Paul Kohlbry (he/him) received his PhD in Anthropology from Johns Hopkins University in 2019. From 2019-2021, he was the Palestinian Studies Postdoctoral Research Associate at Brown University. His research draws on the anthropology of law, economy, and environment to explore the ways people repurpose the very forces that marginalize and destroy them to rebuild social worlds and insurgent political projects.
Paul’s book project, Plots and Deeds: Property and the Making of the Palestinian Land Question, tells the story of Palestinian land defense in the West Bank, from the 1967 occupation to the present day. Plots and Deeds explains why private property ownership became foundational for land defense and how Palestinians use ownership claims to register historical presence, construct community, and bring together class and political aspirations. It draws on several years of archival and ethnographic fieldwork in the West Bank, Israel, and Jordan with surveyors, farmers, developers, and lawyers who have tried, in different ways, to turn the shared problem of ownership into collective territorial projects. It shows that anti-colonial land politics emerge not only in relation to direct forms of coercion and violence, but also through the dispersed, abstract powers of global markets and liberal rights.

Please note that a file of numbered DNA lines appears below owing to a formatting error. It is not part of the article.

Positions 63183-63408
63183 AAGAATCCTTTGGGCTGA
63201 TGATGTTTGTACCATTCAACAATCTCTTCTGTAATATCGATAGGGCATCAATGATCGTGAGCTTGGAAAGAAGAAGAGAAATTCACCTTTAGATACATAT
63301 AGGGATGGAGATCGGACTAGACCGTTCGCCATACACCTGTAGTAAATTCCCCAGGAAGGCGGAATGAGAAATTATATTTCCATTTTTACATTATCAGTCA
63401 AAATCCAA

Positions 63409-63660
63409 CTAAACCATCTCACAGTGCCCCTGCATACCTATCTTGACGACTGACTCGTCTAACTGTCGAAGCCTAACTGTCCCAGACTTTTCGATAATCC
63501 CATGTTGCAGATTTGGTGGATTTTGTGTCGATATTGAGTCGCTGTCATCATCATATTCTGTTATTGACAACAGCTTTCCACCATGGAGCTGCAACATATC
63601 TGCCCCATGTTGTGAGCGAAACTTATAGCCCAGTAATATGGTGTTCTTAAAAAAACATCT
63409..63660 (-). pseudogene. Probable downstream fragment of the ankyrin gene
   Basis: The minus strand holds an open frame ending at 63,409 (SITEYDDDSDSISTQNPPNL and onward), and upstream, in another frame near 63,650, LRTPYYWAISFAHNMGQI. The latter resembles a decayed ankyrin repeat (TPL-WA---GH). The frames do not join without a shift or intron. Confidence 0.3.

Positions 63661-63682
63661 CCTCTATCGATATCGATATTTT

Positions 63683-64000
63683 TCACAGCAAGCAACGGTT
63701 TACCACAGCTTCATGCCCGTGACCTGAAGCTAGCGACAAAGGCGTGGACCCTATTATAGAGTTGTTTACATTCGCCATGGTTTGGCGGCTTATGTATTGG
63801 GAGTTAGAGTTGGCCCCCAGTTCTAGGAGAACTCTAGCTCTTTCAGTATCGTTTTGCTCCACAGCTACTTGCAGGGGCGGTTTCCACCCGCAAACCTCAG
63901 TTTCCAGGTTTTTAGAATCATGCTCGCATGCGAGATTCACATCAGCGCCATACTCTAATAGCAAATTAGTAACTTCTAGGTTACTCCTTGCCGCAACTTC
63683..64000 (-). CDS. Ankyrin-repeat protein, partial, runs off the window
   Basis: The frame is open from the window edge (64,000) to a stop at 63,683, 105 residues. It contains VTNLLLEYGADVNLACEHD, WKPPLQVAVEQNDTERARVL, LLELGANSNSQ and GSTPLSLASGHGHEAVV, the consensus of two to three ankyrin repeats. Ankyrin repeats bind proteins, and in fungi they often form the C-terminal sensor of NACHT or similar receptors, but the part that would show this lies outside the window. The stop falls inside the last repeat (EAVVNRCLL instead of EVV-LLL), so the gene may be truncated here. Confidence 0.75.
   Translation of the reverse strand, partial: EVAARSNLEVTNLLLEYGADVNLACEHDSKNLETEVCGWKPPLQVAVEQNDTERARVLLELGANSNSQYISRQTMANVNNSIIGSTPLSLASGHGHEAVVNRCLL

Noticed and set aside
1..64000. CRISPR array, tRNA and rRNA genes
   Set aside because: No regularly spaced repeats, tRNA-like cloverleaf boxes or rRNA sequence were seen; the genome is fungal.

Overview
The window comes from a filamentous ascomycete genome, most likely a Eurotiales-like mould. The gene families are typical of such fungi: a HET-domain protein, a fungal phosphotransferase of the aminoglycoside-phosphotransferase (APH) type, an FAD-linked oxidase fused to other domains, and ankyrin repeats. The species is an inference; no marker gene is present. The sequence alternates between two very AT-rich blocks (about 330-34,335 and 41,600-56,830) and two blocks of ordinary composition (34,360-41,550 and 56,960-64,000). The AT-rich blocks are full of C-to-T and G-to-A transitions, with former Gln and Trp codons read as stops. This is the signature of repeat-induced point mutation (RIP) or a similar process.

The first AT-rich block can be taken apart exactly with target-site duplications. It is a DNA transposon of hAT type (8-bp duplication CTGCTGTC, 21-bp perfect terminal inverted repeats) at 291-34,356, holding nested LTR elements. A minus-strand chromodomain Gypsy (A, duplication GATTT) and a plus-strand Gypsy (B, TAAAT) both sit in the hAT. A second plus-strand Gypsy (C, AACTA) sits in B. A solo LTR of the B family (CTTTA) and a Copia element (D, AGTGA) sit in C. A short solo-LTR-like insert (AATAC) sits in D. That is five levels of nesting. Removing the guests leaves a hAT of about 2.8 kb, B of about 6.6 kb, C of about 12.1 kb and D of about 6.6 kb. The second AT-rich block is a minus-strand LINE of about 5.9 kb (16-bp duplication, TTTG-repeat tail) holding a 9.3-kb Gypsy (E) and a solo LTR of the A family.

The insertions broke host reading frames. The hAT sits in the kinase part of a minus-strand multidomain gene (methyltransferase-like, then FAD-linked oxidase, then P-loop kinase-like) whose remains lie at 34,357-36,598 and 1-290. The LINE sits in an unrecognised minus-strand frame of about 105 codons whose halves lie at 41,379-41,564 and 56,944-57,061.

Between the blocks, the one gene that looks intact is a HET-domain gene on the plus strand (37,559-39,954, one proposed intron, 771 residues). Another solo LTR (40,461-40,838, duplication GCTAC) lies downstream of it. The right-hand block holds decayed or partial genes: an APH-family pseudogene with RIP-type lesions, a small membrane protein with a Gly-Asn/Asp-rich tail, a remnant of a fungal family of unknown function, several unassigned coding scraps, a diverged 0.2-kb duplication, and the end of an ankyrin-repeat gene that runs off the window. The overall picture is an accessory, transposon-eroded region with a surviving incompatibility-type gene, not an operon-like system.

At the University of Chicago, Paul will teach courses on property and human rights, and on the relationship between Indigenous politics, law, and capitalism.